Mentions: Dilution series (samples were diluted 2-to-3) were prepared for all samples, in water for free MNPs, and in PBS for free MNP-VP complexes and magnetically labeled and infected cells. The maximal iron [in mM Fe/well] and cell [in cells/mL] concentrations present in well 1, as well as the respective cell labeling [in pg Fe/cell] and labeling efficiencies are summarized in table 1. To provide proof of the detectability of the MNP iron in surrounding liver tissue and to exclude air artifacts during the magnet resonance image acquisition, the 12 wells between the sample wells, and the cavities between the wells on both sides were filled with the described Ni-containing agarose gel. For the 11 sample wells and the reference well (positions of the experimental wells are shown in the photograph of figure 7A), gel with 1.5-fold higher concentrations of the nickel salt, agarose and sodium azide was prepared and 3 mL of to 60 °C pre-warmed agarose gel were vortex-mixed with 1.5 mL sample in 15 mL falcon tubes to distribute the nanomaterial homogenously, and transferred into the designated well avoiding air bubbles. Well R contained only water/PBS mixed with this agarose gel and served as a reference well for background normalization. To identify potential relaxivity changes caused by the cell background, phantom plates with untreated, fixed cells were prepared in the same manner. The phantom plates were allowed to cool down slowly to room temperature, and were sealed with parafilm to avoid evaporation of water during the storage at 4 °C.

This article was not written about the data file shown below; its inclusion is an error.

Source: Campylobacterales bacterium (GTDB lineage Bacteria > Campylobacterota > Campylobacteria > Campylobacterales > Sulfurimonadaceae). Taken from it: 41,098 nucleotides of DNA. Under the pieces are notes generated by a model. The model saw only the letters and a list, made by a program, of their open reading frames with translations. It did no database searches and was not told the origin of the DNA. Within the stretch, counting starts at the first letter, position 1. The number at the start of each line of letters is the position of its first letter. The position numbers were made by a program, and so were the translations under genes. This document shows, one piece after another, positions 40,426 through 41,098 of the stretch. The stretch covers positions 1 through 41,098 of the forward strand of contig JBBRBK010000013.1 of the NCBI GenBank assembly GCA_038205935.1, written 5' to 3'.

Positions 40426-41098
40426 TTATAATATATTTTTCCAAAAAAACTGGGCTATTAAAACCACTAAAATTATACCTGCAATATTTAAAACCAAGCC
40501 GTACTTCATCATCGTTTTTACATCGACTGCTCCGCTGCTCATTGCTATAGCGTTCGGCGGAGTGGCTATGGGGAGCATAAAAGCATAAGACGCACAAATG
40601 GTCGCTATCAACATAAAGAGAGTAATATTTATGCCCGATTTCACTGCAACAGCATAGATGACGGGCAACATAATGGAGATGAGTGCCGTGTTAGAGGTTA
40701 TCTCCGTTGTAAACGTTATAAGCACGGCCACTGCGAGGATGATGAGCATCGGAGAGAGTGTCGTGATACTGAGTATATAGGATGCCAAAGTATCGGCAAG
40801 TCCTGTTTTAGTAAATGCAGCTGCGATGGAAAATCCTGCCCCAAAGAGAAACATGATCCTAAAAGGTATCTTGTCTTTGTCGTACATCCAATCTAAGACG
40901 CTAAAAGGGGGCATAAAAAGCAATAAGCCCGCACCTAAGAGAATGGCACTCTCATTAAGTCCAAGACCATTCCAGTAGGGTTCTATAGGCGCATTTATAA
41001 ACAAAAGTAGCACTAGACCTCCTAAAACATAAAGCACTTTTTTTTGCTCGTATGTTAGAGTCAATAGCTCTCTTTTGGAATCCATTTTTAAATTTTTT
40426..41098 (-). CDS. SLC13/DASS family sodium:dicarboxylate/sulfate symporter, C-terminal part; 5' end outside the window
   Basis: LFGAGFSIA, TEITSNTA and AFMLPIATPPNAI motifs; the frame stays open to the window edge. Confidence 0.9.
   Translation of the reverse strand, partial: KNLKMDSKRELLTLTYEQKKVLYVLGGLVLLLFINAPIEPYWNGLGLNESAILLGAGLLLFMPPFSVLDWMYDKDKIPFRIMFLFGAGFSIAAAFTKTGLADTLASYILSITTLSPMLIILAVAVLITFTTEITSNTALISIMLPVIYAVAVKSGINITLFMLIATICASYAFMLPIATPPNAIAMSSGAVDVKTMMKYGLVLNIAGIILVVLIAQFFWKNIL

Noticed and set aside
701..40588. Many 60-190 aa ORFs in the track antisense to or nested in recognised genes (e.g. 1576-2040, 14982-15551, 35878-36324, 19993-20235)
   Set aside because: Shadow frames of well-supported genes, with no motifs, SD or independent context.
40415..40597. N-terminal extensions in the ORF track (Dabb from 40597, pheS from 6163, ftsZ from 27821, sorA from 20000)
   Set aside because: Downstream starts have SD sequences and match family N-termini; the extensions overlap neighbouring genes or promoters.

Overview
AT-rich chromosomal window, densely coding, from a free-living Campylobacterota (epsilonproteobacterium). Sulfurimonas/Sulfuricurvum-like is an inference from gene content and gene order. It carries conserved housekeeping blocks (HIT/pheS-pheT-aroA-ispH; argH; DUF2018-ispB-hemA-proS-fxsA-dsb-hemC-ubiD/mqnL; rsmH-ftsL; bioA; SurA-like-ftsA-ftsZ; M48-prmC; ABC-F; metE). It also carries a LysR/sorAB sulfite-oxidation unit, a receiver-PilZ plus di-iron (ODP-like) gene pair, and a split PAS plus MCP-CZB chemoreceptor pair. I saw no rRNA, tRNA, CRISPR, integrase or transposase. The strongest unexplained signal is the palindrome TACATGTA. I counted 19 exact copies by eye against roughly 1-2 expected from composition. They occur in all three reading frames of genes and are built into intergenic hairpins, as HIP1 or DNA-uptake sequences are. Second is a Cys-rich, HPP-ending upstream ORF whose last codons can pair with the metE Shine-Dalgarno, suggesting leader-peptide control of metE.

Characterization of magnetic viral complexes for targeted delivery in oncology.

Almstätter I, Mykhaylyk O, Settles M, Altomonte J, Aichler M, Walch A, Rummeny EJ, Ebert O, Plank C, Braren R - Theranostics (2015)

Magnet resonance imaging of exemplary liver-mimicking phantoms. Panels show (from left to right) a photograph of the phantom, a T2* echo image, and the respective R2* map. A PEI-Mag2, B SO-Mag-VSV-complexes in McA cells, C untreated McA cells. All phantoms were prepared from a 2-to-3 dilution series of the magnetic nanomaterial in the wells 1-11 and reference material in well R.
© Copyright Policy
Related In: Results  -  Collection

Show All Figures
getmorefigures.php?uid=PMC4402492&req=5

Figure 7: Magnet resonance imaging of exemplary liver-mimicking phantoms. Panels show (from left to right) a photograph of the phantom, a T2* echo image, and the respective R2* map. A PEI-Mag2, B SO-Mag-VSV-complexes in McA cells, C untreated McA cells. All phantoms were prepared from a 2-to-3 dilution series of the magnetic nanomaterial in the wells 1-11 and reference material in well R.